These two kinds of pragmatism, what I would be tempted to call the 'fake,' so-called 'common sense' pragmatism of the establishment, and the 'real' philosophical and historical pragmatism, are opposed to each other. Obama has staffed his administration almost exclusively with members of the now discredited ancien regime of neoliberalism and interventionism. His early positions on a whole range of issues, from the 'bailout' to 'entitlement reform,' and from Pakistan to 'clean coal,' also reflect these obsolete approaches. Many of his other policies represent only a return to the historical norm. Some progressives may be forgiven, after these exceptional eight years, for mistaking these changes for genuine progress. Doing less harm is not the same as doing good.
One can make the strongest case for the argument
that for the US to adequately address not only its current crises, but also the ones that will be the defining challenges of the 21st century, it needs to radically change many of its major policies in a quasi-revolutionary shift to a sustainable environment, economy and society. Conservatism and 'centrism' have proven to be failures to even begin to address these challenges, only making them worse. Progressivism is the only viable alternative left that at least stands a chance of beginning to respond semi-adequately to systemic challenges such as catastrophic climate change, peak oil, a hyper-militarized foreign policy and an utterly unsustainable world economy, that threaten the very foundations of human civilization. This is how much the ground has shifted.
Even such a corporate outfit as the World Economic Forum, in its latest report, 'Global Risks 2009
,' now acknowledges that global risks today are so 'interlinked,' that they necessitate much more coherent and effective global governance, which of course is a form of collective action at the highest level that, if anything, only progressivism can achieve, with its systematic emphasis on the need for more coordination, cooperation and integration.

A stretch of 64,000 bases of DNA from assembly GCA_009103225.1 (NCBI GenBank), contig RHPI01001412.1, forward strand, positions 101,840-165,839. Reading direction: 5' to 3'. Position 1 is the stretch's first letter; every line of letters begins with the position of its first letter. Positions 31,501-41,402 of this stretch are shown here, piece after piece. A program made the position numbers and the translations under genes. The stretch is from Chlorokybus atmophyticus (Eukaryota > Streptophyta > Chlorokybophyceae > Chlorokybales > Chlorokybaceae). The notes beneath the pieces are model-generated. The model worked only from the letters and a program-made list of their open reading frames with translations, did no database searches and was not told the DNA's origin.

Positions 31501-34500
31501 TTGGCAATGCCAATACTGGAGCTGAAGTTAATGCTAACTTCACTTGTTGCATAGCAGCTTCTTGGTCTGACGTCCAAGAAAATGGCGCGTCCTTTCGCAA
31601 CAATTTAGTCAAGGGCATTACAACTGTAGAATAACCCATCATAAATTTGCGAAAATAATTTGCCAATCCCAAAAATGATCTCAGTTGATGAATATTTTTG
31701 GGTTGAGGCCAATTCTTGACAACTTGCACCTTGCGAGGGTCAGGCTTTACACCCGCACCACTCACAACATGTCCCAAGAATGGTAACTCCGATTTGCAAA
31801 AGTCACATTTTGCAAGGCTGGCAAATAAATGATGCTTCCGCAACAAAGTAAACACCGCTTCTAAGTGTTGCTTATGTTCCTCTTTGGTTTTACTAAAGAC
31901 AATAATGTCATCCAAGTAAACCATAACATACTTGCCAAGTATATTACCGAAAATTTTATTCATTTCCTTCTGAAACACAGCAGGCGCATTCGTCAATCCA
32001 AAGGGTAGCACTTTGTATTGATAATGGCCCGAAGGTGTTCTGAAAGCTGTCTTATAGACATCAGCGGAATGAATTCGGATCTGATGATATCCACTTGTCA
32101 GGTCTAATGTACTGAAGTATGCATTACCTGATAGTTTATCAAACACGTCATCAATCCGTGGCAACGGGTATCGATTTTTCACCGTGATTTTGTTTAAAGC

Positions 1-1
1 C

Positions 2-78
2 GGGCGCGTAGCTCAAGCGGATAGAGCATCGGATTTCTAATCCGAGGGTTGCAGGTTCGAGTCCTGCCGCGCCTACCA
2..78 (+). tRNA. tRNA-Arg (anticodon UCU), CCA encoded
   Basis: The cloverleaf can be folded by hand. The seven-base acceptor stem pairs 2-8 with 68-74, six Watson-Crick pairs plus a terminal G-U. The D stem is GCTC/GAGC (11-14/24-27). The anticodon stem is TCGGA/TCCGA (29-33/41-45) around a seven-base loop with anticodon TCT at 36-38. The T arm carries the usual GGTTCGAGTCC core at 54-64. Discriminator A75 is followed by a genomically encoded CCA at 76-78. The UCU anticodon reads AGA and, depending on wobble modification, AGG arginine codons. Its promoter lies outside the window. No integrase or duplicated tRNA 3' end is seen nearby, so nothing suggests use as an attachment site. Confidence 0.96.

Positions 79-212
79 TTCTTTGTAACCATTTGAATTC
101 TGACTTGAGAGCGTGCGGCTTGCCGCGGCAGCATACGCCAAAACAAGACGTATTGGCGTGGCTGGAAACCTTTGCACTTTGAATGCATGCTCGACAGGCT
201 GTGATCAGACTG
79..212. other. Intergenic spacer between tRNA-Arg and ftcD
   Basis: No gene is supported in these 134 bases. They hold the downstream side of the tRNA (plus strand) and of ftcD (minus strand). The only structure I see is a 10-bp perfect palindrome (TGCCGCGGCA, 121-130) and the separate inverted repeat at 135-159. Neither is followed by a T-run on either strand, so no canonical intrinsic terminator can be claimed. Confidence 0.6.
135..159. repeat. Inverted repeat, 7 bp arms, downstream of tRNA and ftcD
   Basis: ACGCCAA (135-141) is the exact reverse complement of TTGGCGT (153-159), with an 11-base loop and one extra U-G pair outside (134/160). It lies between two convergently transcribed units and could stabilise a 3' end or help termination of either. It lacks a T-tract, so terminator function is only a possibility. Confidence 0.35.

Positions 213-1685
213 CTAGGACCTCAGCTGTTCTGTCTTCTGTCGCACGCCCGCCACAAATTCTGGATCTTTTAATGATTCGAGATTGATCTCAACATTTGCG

Thomas Frank concludes his column by quoting from former House Majority Leader 'the hammer' Tom DeLay's 2007 memoirs that Republicans under his leadership learned 'to start every policy initiative from as far to the political right as we could,' thereby moving 'the center farther to the right.'
President-elect Obama can learn something from Mr. DeLay's confession: Centrism is a chump's game. Democrats have massive majorities these days not because they waffle hither and yon but because their historic principles have been vindicated by events. This is their moment. Let the other side do the triangulating.
Something tells me that Obama knows all this already. So why doesn't he act accordingly? The 'chump's game' of 'centrism' should insult both his intellect and his seriousness, assuming that he actually is serious about finding workable solutions to critical problems, and not primarily concerned with keeping if not expanding his majority in the 2010 midterm elections and getting re-elected in 2012.
And here's the rub: The crises we are facing now, and will continue to face in one form or another for the rest of the 21st century, can only be adequately addressed through radically changed policies, which must be consistently applied for decades. But in a political system that is geared towards winning elections every two to four years, this is almost impossible to achieve. But saying that we are already doomed and that it is too late to change guarantees that nothing will be done, and thus this assessment becomes a self-fulfilling prophecy.
Obama just got elected President in this political system, which will continue to severely constrain his actions, no matter how brilliant and well-intentioned he may be. It is for this reason that progressives must develop a strategy that allows them to change both the structure of the political system and the ideology that supports it.
In short, politics is inescapably ideological, 'centrism is for phonies
,' and 'post-partisanship' is bogus. At least for the next four years, Obama will be, not Pragmatist-In-Chief, as he and others would like us to believe, but unavoidably Ideologue-In-Chief. If progressives don't manage to develop and act on a strategy that allows them to at least nudge him to the left, early indications are that he will turn out to be yet another triangulating Centrist-In-Chief, and the results cannot possibly be better than some version of Clintonism 2.0. Given the enormous challenges, they are almost guaranteed to be worse. The stakes could not be higher.
Labels: centrism, ideology, Obama, pragmatism, progressivism